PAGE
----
NHS England is targeting “unnecessary” hospital admissions with a new campaign that urges the public to seek treatment early and highlights the role of the pharmacist in minor care.
An eight week public-awareness campaign entitled ‘The Earlier, The Better’ has been launched by the NHS in a bid to decrease the pressure on A&E and ensure patients understand their health care options, including the role of the community pharmacy.
The campaign – mounted across radio, online and print media – follows the NHS England’s urgent and emergency care review, published in November, that concluded the rise in “unnecessary” admissions could be decelerated by boosting public awareness on alternatives and highlighting the benefits of seeking early treatment.
As part of the public-awareness scheme the NHS will urge members of the public – especially the elderly – to seek treatment as soon as symptoms present to avoid health issues becoming more complex and requiring hospital admission.
Professor Keith Willet, director for acute care at NHS England, said he was “really pleased to see a serious attempt to reach out to the public on this issue.”
“’The message ‘the earlier, the better’ is crucial for our patients. The NHS has not spent enough time broadcasting that message in the past,” he said.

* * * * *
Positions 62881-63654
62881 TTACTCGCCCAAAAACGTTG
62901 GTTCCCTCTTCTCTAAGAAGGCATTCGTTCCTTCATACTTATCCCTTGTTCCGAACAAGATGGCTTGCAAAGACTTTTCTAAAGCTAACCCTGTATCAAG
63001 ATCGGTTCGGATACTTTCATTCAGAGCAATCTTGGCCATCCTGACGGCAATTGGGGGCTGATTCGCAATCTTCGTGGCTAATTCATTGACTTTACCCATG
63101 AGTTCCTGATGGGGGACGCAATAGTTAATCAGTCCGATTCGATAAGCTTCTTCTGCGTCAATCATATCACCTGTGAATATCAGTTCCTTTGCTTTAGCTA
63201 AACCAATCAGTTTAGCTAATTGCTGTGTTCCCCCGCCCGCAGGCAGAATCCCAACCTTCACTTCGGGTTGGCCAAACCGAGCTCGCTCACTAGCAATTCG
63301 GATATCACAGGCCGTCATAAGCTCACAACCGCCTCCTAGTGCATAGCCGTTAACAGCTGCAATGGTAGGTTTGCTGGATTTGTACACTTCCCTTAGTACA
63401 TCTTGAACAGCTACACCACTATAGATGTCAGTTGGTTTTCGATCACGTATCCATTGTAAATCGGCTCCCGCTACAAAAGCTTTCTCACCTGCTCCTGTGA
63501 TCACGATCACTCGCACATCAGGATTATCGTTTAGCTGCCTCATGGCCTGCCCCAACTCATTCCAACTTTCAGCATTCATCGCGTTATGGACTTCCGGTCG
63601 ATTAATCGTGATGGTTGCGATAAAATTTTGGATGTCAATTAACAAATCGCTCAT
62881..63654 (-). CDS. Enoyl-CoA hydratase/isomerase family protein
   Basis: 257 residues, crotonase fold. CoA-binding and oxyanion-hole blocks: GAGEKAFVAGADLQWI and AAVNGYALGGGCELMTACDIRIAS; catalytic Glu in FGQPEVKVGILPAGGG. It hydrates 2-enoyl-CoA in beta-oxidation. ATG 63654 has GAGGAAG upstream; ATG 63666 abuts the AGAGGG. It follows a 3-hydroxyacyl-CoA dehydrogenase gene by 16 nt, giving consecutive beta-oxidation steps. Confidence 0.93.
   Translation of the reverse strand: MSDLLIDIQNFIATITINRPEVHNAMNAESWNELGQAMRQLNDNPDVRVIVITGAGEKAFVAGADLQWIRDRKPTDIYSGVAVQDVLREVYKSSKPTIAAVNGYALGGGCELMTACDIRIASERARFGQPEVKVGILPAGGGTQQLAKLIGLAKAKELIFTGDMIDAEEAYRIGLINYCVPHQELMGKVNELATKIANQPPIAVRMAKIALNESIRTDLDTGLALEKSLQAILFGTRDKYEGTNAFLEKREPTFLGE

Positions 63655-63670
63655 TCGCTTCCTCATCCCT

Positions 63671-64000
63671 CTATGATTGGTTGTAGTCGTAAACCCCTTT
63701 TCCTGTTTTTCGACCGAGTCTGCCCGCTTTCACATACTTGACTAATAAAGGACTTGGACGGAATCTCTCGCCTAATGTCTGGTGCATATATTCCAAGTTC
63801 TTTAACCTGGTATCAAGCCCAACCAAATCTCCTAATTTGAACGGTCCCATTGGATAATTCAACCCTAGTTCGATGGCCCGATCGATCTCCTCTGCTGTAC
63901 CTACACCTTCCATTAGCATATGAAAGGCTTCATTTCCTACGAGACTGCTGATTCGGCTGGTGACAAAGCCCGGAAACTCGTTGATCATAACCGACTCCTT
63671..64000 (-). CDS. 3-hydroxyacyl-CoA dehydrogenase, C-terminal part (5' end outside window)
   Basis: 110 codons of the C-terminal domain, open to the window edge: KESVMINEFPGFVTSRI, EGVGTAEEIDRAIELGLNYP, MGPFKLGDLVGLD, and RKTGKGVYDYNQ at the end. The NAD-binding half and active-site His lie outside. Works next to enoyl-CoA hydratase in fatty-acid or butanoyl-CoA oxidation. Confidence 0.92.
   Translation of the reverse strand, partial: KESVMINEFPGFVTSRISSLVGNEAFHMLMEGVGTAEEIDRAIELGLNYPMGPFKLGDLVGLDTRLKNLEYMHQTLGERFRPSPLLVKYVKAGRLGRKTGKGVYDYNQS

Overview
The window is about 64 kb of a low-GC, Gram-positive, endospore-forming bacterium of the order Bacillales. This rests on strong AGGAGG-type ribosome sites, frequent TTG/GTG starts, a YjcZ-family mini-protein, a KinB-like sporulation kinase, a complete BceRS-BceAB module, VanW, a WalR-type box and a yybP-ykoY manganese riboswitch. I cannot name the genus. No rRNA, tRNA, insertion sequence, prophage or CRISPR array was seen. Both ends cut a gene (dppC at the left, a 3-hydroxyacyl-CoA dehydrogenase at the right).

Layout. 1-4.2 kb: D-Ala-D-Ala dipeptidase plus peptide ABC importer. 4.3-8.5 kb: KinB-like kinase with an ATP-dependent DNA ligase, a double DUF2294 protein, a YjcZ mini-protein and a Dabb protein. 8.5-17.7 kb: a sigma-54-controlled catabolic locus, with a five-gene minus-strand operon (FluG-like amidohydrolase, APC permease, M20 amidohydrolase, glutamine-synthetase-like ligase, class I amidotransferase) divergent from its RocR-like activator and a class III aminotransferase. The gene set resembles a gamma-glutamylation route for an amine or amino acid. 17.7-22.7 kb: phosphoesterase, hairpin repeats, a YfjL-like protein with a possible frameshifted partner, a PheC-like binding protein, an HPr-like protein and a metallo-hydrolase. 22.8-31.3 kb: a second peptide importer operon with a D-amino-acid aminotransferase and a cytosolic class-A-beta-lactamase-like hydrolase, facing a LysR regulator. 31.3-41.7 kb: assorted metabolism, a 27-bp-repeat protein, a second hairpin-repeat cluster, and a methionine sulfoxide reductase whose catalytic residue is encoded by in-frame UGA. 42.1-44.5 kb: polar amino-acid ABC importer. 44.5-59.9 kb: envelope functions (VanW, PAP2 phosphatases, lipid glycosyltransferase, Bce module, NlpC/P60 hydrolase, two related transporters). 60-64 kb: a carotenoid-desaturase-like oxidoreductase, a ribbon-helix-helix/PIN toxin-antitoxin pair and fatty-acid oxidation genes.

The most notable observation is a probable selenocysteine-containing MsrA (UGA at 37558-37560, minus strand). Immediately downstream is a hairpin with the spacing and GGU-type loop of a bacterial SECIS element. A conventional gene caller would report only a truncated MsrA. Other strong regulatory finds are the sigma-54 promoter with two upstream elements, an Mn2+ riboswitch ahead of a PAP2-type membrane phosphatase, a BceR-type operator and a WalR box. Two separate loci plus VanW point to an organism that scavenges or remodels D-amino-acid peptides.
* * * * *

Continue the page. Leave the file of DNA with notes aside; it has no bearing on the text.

The campaign will educate patients on the potential alternatives to A&E or GPs surgeries when seeking advice, including the NHS 111 phone line and the NHS Choices website. A major element of the awareness campaign will be to highlight the role community pharmacies can play in providing medicine, advice and treatment for certain ailments.
Clare Howard, deputy chief pharmaceutical officer at NHS England, stressed the importance of the pharmacist in healthcare and suggested “more people could seek help from their Pharmacist when they first have a problem rather than waiting until it becomes more serious, or having to go to hospital when the problem could have been managed earlier.”
Members of the pharmaceutical industry have welcomed the support for the services offered by pharmacists, with David Branford, chair of the English Pharmacy Board, saying he was “delighted that NHS England has recognised the potential for pharmacy to be part of the solution to the challenges faced by urgent care in the NHS.”
“I see this campaign as the first step in a programme to maximise the use of pharmacists in primary and secondary care to help prioritise patient care,” he added.